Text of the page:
The Tory MP for Grantham and Stamford addressed the then Chancellor of the Exchequer Sajid Javid and said: “Transport infrastructure is a critical factor for improving productivity in my constituency.
“Can the Chancellor assure me that the Government will make the necessary investments in key arterial roads such as the A1 in Lincolnshire?”
In response, Mr Javid replied: “We will soon publish our second road investment strategy, which will set out our plans, but I can assure my honourable friend that in this Government’s infrastructure revolution no part of our country will be left behind.”
Unfortunately the second Road Investment Strategy (2020–2025) had no mention of improving the A1 in this area.
Residents of several villages often bear the brunt of safety problems on the A1.
Following a crash, drivers - including those behind the wheel of lorries - seek ways to escape the tailbacks, and this means taking unmarked diversions through minor roads.
A spokesman for South Witham Parish Council said: “Such diversions happen fairly frequently on Church Lane and Water Lane and this causes congestion.
“Church Lane in particular is a very narrow road with two sharp bends, which are extremely difficult for large lorries or articulated vehicles to negotiate.
“There is an ‘unsuitable for heavy goods vehicles’ sign at both ends of Church Lane.
“Domestic traffic has to slow or stop to allow enough passing space on this road and commercial vehicles greatly add to this issue.”
The A1, they point out, was not designed to carry the volumes of traffic currently using it.
“Because it is not a motorway there is no hard shoulder, so vehicles which have broken down or have been involved in an accident, slow up the rest of the traffic and cause long tailbacks,” they explained. “The road is urgently in need of an upgrade to three lanes and to be given motorway status.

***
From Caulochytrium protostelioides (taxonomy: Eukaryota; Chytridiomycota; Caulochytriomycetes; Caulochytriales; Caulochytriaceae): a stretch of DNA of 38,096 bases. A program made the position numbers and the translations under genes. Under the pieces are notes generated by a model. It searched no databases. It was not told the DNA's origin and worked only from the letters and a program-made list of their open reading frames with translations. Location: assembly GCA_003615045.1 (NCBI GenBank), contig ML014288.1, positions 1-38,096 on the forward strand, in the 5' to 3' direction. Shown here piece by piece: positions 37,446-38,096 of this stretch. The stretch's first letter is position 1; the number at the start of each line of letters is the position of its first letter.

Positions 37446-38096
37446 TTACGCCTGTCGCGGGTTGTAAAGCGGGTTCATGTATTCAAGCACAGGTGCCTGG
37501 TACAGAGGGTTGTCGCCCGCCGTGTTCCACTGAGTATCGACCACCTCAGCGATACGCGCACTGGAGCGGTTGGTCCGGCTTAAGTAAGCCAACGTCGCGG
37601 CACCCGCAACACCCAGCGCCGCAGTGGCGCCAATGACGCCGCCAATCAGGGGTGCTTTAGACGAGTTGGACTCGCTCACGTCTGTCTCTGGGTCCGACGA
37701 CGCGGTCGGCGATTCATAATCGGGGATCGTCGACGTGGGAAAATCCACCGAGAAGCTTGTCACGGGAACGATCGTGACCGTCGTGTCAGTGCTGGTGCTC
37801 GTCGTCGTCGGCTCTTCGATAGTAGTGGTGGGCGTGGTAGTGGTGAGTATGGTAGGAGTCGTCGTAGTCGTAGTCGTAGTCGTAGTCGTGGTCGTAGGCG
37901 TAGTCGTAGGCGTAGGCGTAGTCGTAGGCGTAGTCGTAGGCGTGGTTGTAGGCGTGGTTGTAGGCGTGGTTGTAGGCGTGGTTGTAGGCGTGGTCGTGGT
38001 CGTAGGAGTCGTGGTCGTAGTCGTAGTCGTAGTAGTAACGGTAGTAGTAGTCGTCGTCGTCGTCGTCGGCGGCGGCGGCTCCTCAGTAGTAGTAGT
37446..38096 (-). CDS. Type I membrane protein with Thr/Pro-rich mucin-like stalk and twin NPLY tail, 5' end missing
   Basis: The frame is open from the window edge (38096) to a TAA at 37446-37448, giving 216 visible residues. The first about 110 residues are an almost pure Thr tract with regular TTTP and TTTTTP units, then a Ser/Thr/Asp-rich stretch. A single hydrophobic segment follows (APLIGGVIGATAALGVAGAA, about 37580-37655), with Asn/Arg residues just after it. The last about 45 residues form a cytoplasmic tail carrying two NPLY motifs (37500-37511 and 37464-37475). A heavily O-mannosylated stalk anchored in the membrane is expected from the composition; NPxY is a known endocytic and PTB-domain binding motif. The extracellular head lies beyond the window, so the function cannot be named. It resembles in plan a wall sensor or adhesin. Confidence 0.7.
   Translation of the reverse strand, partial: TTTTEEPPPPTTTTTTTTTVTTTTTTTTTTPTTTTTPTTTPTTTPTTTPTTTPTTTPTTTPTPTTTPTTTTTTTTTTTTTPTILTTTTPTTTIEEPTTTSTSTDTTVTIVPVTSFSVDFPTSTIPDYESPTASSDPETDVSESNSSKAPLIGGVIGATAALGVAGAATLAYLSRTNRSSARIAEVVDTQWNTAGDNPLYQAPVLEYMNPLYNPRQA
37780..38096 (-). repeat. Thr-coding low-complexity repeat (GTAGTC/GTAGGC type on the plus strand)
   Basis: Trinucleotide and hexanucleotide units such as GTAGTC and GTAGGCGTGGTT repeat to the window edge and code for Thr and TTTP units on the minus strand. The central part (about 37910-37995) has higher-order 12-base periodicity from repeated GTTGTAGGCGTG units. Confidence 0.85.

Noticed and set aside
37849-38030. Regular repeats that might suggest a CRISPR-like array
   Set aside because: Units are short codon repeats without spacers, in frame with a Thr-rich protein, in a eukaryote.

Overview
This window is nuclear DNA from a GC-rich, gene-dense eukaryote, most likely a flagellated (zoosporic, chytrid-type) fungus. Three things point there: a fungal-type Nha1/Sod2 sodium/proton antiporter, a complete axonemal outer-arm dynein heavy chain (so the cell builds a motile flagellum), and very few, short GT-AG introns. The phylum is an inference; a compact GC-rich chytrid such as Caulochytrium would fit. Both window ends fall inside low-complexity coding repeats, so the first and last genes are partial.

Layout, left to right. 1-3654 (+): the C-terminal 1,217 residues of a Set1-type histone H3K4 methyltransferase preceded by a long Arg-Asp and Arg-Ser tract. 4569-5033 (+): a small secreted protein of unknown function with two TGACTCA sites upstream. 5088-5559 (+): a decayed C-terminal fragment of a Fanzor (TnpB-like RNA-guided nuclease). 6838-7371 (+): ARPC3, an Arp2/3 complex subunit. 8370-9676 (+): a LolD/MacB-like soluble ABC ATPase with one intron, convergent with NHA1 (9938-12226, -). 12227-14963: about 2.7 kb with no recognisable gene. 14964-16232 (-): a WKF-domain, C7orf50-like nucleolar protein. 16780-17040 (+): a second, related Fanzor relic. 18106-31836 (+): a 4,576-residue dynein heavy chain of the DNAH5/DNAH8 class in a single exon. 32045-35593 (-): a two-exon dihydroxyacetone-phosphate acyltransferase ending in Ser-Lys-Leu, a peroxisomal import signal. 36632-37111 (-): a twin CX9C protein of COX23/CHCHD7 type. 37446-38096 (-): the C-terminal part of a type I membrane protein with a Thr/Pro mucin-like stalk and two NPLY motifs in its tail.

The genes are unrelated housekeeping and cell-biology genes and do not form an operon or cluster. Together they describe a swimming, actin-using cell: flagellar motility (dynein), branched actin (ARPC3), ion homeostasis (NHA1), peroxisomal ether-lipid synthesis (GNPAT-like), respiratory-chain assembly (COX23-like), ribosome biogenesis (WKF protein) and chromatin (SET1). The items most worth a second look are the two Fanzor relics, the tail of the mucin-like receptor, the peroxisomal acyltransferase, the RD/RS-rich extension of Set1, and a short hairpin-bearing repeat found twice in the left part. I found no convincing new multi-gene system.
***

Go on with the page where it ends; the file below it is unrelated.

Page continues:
“The number of accidents places a huge strain on the police and emergency services and traffic delays have a detrimental economic impact on business and commerce.”
The parish council also highlights that slip roads off the A1 are too short for traffic to slow on them safely, and that long vehicles using gaps in the central reservation to cross the A1 have been seen jutting out into moving traffic.
North Witham resident and South Kesteven District councillor, Dave Bellamy, is also keen to see changes.
He said: “This section of the A1 has average speed cameras from Colsterworth to Little Ponton. I have consulted with the parish councils about having a 50mph speed limit to mitigate the centre crossings, short slip roads and laybys.
“This section, which is about six miles long, has about 30 gaps in the barrier; every farmer’s field has its own crossing point. People’s private drives also come out directly onto the A1, which is obviously bonkers with it being such a busy road andhaving a 70mph speed limit.
“This road, built in the 1960s, obviously isn’t fit for purpose, particularly now thousands more houses are being built - more than 100,000 between Peterborough and Doncaster, I believe.
“Also there are more LGVs and HGVs on the A1 than the M1, which is another startling statistic.”
Mark Bush, chairman of Great Casterton Parish Council, highlighted the effect the proposed Stamford North development will have.
He said much of the new traffic would join the A1 from Stamford North at Great Casterton.
He added: “There must be a road for this new Stamford development linking to the A1. We don’t want people to travel through the village.”